It takes effort to make a relationship last a decade, but this movie about relationships of all kinds has effortlessly held a place in our hearts for a good, solid ten years. There are many movies I watch more than once but few movies that take as much preparation as Love Actually. This movie must be watched:
· In the appropriate months: After November 1st and no later than December 25th. Who wants to watch a Christmas movie on New Year’s?
· With the appropriate people: Others who have seen the movie are preferable, as they won’t ask questions throughout about the intersecting storylines and why Hugh Grant is so appealing. Those who have seen the movie will already know.
· At the appropriate time: Not too late, because it is a long movie by rom-com standards.
· With the appropriate décor: Christmas lights
· And with the appropriate snacks: Christmas cookies and some hot beverage
Despite the massive preparations necessary to watch this movie (well, alright, a few minutes’ worth of scrounging up cookies in the cabinet and rounding up some friends), I still watch it every year, once (or twice) a year, and each time it delivers something new.
When I realized this year is its tenth anniversary, I tried to think of why we love it so much, when other movies like it have tried and failed spectacularly. Valentine’s Day, New Year’s Eve; they both aimed high, with massive stars, centered around popular worldwide holidays, but Love Actually is the reigning triumph of this field. On paper, it looks like it would be less appealing than others—it focuses on a religious-centered holiday that not everybody celebrates, whereas the others rotate around globally celebrated days; Love Actually has a British-only cast, and while we Americans love the Brits (and their babies), we do have a fondness for our own Ashtons, Leas and Zacs.
But one masterful thing that Love Actually does is dig deep. It masquerades as a chick flick—with its DVD cover art of a carefully tied bow and its cast of Colin Firth and Hugh Grant, romantic movie legends—but it doesn’t present chick flick storylines. Sure, there are romances, but along with the fluffy ones of Brits in Wisconsin and film body doubles falling in love, there are ones that hit close to home at all times of the year and all places of the world. We see office scandal and language barriers that are representative of barriers of all sorts; we see school pageants and homemade costumes. We also see plots that are heart-wrenching and reach far beyond the normal scope of romantic comedy, feel-good holiday films: we see characters who have lost wives and mothers, who are yearning to hold their husband tight while he is yearning to break away in unfaithful scandal. The storylines that center on hard subjects are placed over lighthearted plotlines—a child who has lost his mother focuses on wooing a girl at school, and a woman whose husband is cheating creates costumes for her kids—but these stories don’t ignore the emotion that lies underneath them and that gives depth and weight to their scenes and characters. Even the storylines that are standard, the film portrays in iconic ways; unrequited love becomes the famous silent sign-holding scene, and a washed-up pop star relays a Christmas song that sticks in my head well past Christmas.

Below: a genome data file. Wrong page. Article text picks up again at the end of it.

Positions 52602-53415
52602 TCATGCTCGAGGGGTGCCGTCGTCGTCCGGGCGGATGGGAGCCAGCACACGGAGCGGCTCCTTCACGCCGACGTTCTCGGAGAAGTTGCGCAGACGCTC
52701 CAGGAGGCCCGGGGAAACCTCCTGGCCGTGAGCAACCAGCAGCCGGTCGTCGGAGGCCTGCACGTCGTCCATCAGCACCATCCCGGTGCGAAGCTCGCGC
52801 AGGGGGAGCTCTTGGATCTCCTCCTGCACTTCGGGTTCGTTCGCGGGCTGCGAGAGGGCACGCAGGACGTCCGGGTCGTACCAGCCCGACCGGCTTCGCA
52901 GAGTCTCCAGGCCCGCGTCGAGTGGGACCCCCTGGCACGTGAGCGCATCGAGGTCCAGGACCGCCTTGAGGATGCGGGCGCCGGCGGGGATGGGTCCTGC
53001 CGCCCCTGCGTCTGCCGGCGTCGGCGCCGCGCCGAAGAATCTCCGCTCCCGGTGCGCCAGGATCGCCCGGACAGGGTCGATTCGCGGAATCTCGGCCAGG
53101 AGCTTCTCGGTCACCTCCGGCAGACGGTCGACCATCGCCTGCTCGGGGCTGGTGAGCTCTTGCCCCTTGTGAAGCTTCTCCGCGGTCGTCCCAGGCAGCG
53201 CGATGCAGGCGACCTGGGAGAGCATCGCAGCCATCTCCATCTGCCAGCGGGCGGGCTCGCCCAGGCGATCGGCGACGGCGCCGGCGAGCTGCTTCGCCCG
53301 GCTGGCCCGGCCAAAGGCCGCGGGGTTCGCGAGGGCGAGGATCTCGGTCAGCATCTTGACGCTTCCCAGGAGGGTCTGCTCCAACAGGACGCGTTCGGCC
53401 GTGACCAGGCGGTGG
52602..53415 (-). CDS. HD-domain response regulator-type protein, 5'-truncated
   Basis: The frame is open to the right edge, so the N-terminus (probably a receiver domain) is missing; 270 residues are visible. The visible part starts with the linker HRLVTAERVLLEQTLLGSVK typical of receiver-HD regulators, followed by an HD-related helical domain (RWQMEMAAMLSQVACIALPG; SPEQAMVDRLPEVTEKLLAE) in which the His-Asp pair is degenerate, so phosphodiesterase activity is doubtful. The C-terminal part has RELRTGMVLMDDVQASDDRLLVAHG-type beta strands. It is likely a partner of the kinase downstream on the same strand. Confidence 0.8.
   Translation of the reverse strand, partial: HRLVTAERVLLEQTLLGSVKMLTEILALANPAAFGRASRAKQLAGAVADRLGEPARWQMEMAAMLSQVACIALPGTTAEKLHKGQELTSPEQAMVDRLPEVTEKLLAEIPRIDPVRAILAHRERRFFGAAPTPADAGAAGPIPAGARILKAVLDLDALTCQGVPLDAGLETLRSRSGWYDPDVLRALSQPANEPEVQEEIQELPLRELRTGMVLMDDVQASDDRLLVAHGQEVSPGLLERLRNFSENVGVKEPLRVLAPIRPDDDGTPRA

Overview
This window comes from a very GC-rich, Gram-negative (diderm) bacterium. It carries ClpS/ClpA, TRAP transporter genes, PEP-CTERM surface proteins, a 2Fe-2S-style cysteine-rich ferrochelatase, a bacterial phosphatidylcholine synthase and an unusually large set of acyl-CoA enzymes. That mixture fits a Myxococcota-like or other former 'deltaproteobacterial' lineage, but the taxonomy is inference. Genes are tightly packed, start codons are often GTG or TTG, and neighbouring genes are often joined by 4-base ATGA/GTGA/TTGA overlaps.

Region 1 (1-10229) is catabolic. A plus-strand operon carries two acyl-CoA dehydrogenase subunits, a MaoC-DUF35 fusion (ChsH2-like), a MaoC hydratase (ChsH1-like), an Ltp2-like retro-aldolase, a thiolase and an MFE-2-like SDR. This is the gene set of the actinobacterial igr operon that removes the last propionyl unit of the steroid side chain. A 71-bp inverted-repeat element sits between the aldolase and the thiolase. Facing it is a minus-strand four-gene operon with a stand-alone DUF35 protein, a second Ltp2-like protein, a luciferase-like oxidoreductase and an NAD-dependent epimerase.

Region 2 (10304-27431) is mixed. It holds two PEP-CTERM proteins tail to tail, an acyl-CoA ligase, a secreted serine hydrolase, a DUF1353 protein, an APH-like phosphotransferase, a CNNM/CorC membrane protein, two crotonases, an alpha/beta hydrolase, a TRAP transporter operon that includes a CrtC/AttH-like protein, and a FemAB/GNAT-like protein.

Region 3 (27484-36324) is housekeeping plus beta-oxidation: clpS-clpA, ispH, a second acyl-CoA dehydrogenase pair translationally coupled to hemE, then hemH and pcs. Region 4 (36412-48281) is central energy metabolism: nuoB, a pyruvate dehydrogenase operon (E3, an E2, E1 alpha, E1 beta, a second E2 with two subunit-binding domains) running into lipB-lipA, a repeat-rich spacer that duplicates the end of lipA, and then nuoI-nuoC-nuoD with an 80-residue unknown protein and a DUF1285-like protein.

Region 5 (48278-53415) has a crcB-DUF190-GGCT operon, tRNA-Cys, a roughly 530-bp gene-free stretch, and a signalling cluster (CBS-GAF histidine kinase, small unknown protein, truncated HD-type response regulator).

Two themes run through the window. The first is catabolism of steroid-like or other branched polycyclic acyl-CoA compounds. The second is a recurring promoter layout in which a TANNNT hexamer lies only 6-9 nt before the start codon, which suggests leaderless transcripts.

While Love Actually certainly is an overall feel-good movie, it’s also more than that. It’s a tally not only of the weeks to Christmas but of the way that love can tear us apart and sometimes, put us back together (hopefully with a Hugh Grant dance scene somewhere along the way).